Changed forever

Forever is such a long time. I would be careful about stating that something will be a certain way forever. Yet a current cliché gets a lot of use, as writers pronounce that something or somebody has changed forever, implying that up until a great turning point, things were a certain way, but from now on, until the end of time, they will be different.

Sometimes it’s a tragedy in a person’s life.

“Just five weeks after Arianna’s birth, the Terhune’s awoke to find their daughter lifeless in bed,” according to an Oct. 14, 2014, story1 in Nevada’s Carson Valley Times.

“‘Our world caved in from underneath us,’ Amber said ‘Our lives changed forever in an instant.’”

A similar example: “On February 10 Ciara’s young life changed forever when she was diagnosed with stage two Hodgkin’s lymphoma,” according to a story2 in the Fermanagh Herald of Northern Ireland.

Both statements imply that the people involved will live forever. OK. I believe that too. And I can accept that even in eternity they will be different, possibly better, people because of their experiences.

What about Scotland—will there always be a Scotland? “Scotland’s Finance Minister John Swinney MSP says: ‘Tomorrow is the start of a period of which Scotland as a country has changed forever,’” according to a British Broadcasting Corporation report3 on Sep. 19, 2014. A thousand years from now, or a million, will Scotland be different because of the 2014 vote to remain within the United Kingdom? Maybe.

How about football,4 women’s surfing,5 and the American way of life6—are they eternal? According to some writers, yes. So are the farming business,7 American politics,8 and deer hunting.9

Are all these writers who discuss eternity able to see the future? Or have they created confusion by using one more fuzzy cliché, which is what Strunk and White, in The Elements of Style, called “the foreseeable future.”

In 1983, recalling halcyon days of chummy commuters on the railroad, writer David Yuckman concluded an article with “We are left only with a memory of what commuting was once like—and it will probably never be like that again”10—much better than writing that commuting has changed forever.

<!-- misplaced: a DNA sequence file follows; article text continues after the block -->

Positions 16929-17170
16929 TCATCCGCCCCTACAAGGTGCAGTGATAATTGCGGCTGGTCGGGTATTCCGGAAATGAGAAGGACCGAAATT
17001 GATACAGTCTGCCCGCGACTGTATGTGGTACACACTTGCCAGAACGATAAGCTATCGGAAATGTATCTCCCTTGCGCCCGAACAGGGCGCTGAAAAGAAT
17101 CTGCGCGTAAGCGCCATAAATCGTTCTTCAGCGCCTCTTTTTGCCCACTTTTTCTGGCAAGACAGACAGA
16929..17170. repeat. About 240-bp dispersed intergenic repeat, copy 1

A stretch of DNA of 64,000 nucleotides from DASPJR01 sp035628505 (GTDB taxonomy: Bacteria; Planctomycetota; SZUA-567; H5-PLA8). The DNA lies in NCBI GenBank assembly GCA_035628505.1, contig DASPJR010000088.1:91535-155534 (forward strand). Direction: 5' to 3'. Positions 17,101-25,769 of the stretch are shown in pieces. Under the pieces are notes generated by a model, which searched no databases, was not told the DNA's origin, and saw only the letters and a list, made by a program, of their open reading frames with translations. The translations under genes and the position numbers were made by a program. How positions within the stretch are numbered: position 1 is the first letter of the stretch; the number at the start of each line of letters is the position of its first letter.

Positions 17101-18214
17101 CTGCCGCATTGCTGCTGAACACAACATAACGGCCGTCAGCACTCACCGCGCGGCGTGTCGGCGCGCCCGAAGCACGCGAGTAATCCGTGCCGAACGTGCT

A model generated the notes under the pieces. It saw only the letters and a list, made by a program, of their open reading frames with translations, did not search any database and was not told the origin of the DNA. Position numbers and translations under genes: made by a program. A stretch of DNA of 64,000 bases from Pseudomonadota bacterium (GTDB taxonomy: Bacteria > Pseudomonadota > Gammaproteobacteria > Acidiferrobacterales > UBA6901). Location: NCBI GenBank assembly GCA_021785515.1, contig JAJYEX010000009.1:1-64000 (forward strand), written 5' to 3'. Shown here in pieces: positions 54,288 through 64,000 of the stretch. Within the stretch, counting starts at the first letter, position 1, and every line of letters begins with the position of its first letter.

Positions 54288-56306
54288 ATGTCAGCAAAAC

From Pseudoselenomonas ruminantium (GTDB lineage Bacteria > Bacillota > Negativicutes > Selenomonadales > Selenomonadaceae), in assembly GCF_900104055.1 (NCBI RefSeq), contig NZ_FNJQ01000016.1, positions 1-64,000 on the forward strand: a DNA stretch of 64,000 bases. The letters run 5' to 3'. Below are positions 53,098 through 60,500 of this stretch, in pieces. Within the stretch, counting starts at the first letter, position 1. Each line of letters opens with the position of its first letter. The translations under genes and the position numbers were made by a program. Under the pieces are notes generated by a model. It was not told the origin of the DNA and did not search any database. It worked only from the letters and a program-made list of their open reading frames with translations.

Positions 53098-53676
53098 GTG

Editors, let’s weed out “changed forever” unless it truly refers to a permanent, eternal difference. Or else this might be the day that editing changed forever.

1. “Our Lives Changed Forever in an Instant,” Gardnerville, Nev., Carson Valley Times, Oct. 14, 2014.

2. “Ciara So Happy to Hear News That She Is Now in Remission,” Fermanagh Herald, Northern Ireland.

3. “Scottish Referendum Results: Scotland ‘Changed Forever’ Says John Swinney,” BBC, Sep. 19, 2014.

4. “How American Football Changed Forever in 1936,” All Funked Up sports blog, Sep. 24, 2014.

5. “Women’s Surfing Just Changed Forever,” Surfing Life, Sep. 29, 2014.

6. “Watch Out for Falling Oil Prices,” Barron’s, Oct. 15, 2014.

7. John DeSanto, “845Life: Making a Living on a ‘Rock Pile,’” Middletown, N.Y., Times Herald-Record, Oct. 12, 2014.

8. Matt Bai, “How Gary Hart’s Downfall Forever Changed American Politics,” New York Times Magazine, Sep. 18, 2014.

9. Craig Holt, “Public Hearing on Changing Deer-Farm Management Is Tuesday in Raleigh,” North Carolina Sportsman, Oct. 14, 2014.

10. David Yuckman, “Last Train from West Trenton,” New Jersey Monthly, February 1983.


One thought on “Changed forever

  1. Dave Fessenden

    Great post, Steve. Changed me forever. 🙂

    Doesn’t this apply to all superlatives? C.S. Lewis said, “Don’t use words too big for the subject. Don’t say infinitely when you mean very; otherwise you’ll have no word left when you want to talk about something really infinite.”



Leave a Reply

Fill in your details below or click an icon to log in: Logo

You are commenting using your account. Log Out / Change )

Twitter picture

You are commenting using your Twitter account. Log Out / Change )

Facebook photo

You are commenting using your Facebook account. Log Out / Change )

Google+ photo

You are commenting using your Google+ account. Log Out / Change )

Connecting to %s